- A dissent note by members of the Indian Negotiating Team found that the French side's offer did not conform to the promise of better terms contained in the joint statement issued by PM Narendra Modi and ex-President Francois Hollande on April 10, 2015. An extract from the joint statement:
- 14. Government of India conveyed to the Government of France that in view of the critical operational necessity for Multirole Combat Aircraft for Indian Air Force, Government of India would like to acquire  Rafale jets in fly-away condition as quickly as possible. The two leaders agreed to conclude an Inter-Governmental Agreement for supply of the aircraft on terms that would be better than conveyed by Dassault Aviation as part of a separate process underway.
Terms and time frame
This was a reference to the Indo-French Joint Statement issued on April 10, 2015 during Mr. Modi’s visit to France . It promised that the new deal to acquire 36 Rafale jets in flyaway condition through an inter-governmental agreement would be on “terms that would be better than conveyed by Dassault Aviation as part of a separate process under way” and that the delivery would be in “a time frame that would be compatible with the operational requirement of the IAF.”
The joint statement also confirmed that the aircraft and associated systems would be delivered in “the same configuration as had been tested and approved by IAF, and with a longer maintenance responsibility by France.”
The concerns and differences registered by the three senior Defence Ministry officials in the seven-member negotiating team bring under a cloud the two major defences of the new Rafale deal by the National Democratic Alliance government, namely, that this deal was on better terms and with a faster delivery schedule than the deal under negotiation under the UPA government and also under the NDA government until April 10, 2016. These were also the essential arguments presented by the government in the Supreme Court of India. Whether this note by the three domain experts on the INT was part of the material submitted in a sealed cover to the court is not known, but it could be of relevance to the review petition on the judgment which is pending in the court.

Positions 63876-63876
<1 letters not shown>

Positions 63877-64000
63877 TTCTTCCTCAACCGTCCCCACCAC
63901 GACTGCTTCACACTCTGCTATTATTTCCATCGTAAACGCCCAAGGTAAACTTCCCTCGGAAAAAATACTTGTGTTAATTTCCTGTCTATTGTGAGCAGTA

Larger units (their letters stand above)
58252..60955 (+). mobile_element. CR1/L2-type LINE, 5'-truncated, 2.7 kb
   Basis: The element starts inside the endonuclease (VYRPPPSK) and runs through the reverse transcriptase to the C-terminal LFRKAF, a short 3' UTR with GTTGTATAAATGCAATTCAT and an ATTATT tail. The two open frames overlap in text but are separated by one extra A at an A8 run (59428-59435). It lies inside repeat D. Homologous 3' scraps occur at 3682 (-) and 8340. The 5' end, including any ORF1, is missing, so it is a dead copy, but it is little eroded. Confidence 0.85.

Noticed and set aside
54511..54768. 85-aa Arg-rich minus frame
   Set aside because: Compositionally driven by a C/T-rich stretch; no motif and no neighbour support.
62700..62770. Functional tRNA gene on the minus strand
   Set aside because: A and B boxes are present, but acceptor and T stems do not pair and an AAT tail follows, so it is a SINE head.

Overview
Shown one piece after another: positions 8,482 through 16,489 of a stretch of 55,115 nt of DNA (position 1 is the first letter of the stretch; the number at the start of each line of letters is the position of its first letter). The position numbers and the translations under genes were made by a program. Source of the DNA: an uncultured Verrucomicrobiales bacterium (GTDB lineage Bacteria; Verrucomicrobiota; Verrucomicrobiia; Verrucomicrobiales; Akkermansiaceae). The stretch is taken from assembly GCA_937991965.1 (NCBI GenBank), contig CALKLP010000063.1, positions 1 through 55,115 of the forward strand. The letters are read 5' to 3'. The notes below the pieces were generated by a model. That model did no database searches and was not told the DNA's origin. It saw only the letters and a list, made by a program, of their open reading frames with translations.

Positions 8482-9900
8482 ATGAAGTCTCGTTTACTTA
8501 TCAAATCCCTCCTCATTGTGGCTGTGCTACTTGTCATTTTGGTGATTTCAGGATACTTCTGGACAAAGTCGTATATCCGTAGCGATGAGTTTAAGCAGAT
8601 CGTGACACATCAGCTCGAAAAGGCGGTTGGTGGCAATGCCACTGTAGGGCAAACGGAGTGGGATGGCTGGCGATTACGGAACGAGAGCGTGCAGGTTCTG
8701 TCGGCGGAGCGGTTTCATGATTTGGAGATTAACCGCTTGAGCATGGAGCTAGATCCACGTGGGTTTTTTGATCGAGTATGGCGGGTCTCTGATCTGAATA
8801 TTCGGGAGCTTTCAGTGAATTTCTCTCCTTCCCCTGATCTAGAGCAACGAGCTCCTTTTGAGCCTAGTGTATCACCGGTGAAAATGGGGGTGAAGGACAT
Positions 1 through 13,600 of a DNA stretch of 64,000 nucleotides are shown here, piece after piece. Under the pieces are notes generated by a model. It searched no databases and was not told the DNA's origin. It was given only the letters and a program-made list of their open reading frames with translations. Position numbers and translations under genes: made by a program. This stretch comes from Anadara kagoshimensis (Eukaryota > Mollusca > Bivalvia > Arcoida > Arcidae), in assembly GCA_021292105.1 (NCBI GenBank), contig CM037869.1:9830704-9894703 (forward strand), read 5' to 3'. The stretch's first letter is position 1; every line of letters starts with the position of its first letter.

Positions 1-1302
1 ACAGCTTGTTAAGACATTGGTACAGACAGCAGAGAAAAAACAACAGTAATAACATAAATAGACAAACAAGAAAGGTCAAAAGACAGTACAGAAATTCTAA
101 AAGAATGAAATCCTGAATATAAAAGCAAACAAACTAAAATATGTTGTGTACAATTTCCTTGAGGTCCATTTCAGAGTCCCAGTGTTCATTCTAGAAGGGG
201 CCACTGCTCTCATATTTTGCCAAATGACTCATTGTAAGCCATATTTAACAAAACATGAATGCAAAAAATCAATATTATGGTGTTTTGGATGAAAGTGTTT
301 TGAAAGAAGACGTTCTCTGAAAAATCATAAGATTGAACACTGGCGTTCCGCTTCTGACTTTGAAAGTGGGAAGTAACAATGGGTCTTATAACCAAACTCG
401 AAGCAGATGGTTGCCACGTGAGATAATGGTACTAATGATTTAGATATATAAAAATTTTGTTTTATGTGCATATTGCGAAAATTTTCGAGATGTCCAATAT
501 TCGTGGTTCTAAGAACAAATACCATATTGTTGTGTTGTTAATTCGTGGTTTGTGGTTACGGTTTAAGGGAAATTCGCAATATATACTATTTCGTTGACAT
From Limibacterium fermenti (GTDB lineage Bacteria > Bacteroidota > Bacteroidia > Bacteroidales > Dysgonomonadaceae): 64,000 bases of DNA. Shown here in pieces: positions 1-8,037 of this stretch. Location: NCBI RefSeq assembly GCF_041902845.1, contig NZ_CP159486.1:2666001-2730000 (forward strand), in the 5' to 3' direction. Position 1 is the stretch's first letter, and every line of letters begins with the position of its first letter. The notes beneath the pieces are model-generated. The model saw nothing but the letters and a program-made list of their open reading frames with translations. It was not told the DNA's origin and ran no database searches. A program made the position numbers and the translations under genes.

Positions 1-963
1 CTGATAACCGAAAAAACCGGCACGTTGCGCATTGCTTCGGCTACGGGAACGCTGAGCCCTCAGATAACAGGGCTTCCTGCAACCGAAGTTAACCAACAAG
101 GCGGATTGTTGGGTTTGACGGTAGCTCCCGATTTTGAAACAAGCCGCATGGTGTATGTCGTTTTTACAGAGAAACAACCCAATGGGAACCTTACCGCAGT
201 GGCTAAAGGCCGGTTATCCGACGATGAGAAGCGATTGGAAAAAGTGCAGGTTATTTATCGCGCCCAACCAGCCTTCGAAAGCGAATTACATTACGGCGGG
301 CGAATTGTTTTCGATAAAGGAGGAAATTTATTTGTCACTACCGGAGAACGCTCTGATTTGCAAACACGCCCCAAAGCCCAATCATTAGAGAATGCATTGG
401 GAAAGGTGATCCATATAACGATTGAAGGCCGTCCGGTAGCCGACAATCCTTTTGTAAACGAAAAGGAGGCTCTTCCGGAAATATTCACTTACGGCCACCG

The government informed the Supreme Court of India in documents submitted in October 2018 that Mr. Modi made the announcement on the new deal in Paris because of an urgent need to arrest the decline in the number of fighter squadrons with the IAF. However, the three Defence Ministry officials had noted that “in the MMRCA process, the first 18 flyaway aircraft were delivered between T0+36 months to T0+48 months whereas in the delivery schedule offered by the French side, the first 18 aircraft will be delivered between T0+36 months and T0+53 months.” Significantly, the Rafale aircraft delivered to the Indian Air Force will not have full operational capability: the 13 India Specific Enhancements (ISE) will be fitted in India “in batches after April 2022, when the 36th Rafale is delivered, 67 months after the signing of the IGA ( see report by Dinakar Peri in The Hindu ).